Friday, September 4, 2009

the la crosse wisconsin death panels

who would have thought what's turned into "pulling the plug on granny" and "obama death panels" all started in a hospital in lacrosse, wisconsin?

gundersen lutheran, the largest hospital in lacrosse, began discussing end-of-life issues with patients and their families in the mid-1980s:
"We'd turn to the family and say, 'We need your input. If your mother or father could speak now, what would they tell you?' And the family would say, 'If we only knew,' " said [hospital official Bud] Hammes, 59. "I could see the distress. They were going to have to live with themselves, with the worry about making a mistake.

This was unacceptable."
so the docs at gundersen then began counseling families about health care directives, living wills, and appointing a health care agent. they wanted folks to discuss these issues with their families when they were healthy.

it worked well. friends talked to friends and the idea spread. soon, folks in their 60's were drawing up directives to spare their children from making agonizing decisions when the time came. the community embraced the concept and does to this day.

gunderson brought this idea to some senators and congressmen, and they all agreed: this type of counseling should be available to everyone who wants it.

then came sarah palin's facebook page:
The America I know and love is not one in which my parents or my baby with Down Syndrome will have to stand in front of Obama’s “death panel” so his bureaucrats can decide, based on a subjective judgment of their “level of productivity in society,” whether they are worthy of health care.

Such a system is downright evil.
call your cousin in la crosse and ask her how evil a living will is.

or better yet, let me tell you.

without a living will, a health care directive, and a physician who was willing to sit down and discuss these things at length, the end of my partner steve's life could have been much, much different.

along the way there were plenty of major decisions that needed to be made, most at the drop of a hat: at 4:00 in the morning, in a tiny madison, wisconsin hospital room suddenly packed with nurses, doctors and orderlies in what resembled the marx brother's stateroom scene from a night at the opera; late on a breezy friday night, sitting in our milwaukee apartment, the windows wide open, laughing until our stomachs ached, having just finished off two pints of kopp's frozen custard; in the middle of a long holiday weekend, when that same physician was not as easily accessible and a doctor who was a total stranger to both of us was actually turning to me for guidance.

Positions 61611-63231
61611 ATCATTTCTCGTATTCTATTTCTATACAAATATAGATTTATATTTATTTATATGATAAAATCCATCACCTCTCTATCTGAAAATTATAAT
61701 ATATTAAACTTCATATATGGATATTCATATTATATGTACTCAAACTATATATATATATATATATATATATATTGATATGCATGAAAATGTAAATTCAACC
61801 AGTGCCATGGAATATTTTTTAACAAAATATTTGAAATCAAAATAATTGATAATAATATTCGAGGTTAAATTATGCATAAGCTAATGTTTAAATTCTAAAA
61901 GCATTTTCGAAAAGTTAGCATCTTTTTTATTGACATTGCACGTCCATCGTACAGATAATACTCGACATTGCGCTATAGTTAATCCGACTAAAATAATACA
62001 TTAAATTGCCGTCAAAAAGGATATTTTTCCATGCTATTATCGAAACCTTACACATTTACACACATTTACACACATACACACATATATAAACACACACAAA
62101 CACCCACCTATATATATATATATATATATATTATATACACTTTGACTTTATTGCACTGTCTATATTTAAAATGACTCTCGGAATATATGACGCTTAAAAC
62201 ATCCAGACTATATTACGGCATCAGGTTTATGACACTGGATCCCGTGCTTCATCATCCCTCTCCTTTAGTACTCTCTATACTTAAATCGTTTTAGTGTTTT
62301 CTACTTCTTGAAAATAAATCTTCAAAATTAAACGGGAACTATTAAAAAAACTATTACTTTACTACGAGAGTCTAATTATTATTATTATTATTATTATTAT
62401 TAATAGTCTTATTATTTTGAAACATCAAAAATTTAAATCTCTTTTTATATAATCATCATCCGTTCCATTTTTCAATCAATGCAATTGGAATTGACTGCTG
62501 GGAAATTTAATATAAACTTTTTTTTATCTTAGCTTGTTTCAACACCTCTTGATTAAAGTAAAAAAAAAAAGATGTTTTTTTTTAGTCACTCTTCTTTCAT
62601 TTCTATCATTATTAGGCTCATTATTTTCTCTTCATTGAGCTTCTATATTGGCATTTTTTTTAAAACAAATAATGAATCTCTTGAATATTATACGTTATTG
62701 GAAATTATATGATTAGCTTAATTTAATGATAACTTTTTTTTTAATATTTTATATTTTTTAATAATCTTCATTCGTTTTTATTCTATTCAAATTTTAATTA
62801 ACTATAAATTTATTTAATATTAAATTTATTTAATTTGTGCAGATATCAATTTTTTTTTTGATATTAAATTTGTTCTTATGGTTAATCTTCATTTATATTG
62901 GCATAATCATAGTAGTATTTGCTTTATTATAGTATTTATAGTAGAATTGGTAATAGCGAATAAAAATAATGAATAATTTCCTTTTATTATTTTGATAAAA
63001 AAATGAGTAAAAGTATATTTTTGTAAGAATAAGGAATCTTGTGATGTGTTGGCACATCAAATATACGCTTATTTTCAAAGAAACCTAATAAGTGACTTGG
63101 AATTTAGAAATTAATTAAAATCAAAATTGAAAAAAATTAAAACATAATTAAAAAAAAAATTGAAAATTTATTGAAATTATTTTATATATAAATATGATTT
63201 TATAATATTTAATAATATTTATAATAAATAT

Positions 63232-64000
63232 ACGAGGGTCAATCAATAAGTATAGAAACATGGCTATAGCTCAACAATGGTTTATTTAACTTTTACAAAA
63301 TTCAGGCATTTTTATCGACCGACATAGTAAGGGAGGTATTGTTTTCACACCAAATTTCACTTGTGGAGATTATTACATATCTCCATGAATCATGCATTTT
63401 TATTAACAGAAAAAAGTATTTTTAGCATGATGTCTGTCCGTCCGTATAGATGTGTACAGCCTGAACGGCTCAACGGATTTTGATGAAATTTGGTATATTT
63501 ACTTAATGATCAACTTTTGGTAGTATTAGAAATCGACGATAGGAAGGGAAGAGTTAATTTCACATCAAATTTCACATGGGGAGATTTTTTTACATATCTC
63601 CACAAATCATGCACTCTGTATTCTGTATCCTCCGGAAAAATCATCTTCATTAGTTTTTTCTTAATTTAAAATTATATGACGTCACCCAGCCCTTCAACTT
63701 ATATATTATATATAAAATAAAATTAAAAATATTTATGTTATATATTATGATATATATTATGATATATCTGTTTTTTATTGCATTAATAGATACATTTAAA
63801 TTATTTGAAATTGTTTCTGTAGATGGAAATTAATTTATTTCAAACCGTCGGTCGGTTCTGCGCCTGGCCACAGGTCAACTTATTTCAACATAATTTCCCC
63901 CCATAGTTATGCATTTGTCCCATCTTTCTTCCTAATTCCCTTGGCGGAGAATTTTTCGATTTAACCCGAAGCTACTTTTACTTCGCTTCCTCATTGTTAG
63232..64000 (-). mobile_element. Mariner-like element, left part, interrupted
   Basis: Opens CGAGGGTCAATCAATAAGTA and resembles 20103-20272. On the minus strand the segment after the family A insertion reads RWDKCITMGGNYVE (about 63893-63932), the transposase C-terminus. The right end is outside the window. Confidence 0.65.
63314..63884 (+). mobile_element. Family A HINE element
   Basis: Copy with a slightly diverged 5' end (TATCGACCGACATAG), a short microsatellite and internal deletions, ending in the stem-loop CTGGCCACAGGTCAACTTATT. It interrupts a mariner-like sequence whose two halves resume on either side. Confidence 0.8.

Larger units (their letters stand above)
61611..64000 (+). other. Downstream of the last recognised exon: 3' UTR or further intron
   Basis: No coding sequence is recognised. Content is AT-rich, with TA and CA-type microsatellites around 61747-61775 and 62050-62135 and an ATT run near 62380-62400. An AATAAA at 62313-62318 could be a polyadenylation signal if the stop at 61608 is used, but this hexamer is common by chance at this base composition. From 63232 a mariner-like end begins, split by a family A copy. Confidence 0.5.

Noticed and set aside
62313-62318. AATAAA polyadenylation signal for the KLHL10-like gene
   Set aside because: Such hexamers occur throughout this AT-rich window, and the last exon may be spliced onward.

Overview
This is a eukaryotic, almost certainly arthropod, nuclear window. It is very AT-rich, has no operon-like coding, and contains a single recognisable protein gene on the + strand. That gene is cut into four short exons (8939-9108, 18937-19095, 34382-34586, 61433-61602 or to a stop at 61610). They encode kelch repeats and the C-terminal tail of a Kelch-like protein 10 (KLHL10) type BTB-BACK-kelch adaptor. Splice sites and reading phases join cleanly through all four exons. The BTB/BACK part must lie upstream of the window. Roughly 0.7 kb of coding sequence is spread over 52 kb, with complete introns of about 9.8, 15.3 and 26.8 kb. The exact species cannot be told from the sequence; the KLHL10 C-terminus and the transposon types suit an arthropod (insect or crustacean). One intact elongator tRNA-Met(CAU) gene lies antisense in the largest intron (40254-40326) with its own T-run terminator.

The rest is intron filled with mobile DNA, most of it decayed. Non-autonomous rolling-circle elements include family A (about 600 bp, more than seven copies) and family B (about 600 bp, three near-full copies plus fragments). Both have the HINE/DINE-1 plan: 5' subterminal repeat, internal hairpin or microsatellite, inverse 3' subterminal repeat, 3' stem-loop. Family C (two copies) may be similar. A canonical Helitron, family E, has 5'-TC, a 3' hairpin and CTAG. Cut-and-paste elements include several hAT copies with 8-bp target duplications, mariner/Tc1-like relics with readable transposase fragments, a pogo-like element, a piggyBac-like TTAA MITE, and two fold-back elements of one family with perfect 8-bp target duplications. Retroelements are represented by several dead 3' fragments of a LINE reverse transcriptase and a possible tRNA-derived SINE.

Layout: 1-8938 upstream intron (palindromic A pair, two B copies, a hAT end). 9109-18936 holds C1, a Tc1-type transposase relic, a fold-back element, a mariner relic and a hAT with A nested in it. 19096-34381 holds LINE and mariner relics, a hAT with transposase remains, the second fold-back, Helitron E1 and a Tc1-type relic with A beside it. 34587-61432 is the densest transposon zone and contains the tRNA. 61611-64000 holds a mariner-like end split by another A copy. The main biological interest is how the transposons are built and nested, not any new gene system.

if you were a bystander, you would have thought i made those decisions, in the moment. i most certainly did not. these were things steve and i had discussed in great detail, many with his doctor. even if i wasn't prepared for every situation, i knew the answers to the questions.

shortly after steve's death, my dad suggested he and i have a long talk. he wanted to be sure father and son "were on the same page" about certain things. dad and i revisit the subject every so often, and it's clear to me what he wants. it isn't scary, it isn't morose, it isn't sad. it's empowering, and if anything – life affirming.

how many people will get to that crucial moment with a parent, a spouse, a grandparent, and simply have to guess.


  1. And now I am in tears. What that must have been like for you. I know that when my father had his fatal heart attack the EMS didn't find his DNR and they shocked him 8 times until he came back. He never did regain consciousness and so my mom had to make that decision. Of course we all supported her in it. With the advice of the doctors and having talked to every one of her 5 children, she was able to take him off life support with peace of mind, and as I type this, trying to imagine that choice, the tears come again.

    How can it be anything other than compassionate to discuss and follow the wishes of someone you love in their last days? To what end do we force someone to continue to live on life support?

    thanks for bringing this discussion down to a personal level. That is the only way we can see and truly understand this issue. And thanks for sharing a difficult time in your life.

  2. I, too, cried reading this. And remembering sitting with my father in a hospice 2 years ago as he slipped away, his body overcome with cancer. He made his wishes clear and I am so very grateful that he did so, because I don't know if my mother could have made some of the decisions that he had made for himself--no extraordinary means, do not resuscitate, etc. It allowed us to support him on his journey and not worry about if we had made the right choice. I hope, for all his conservatism, he would see the folly of the false alarmists.


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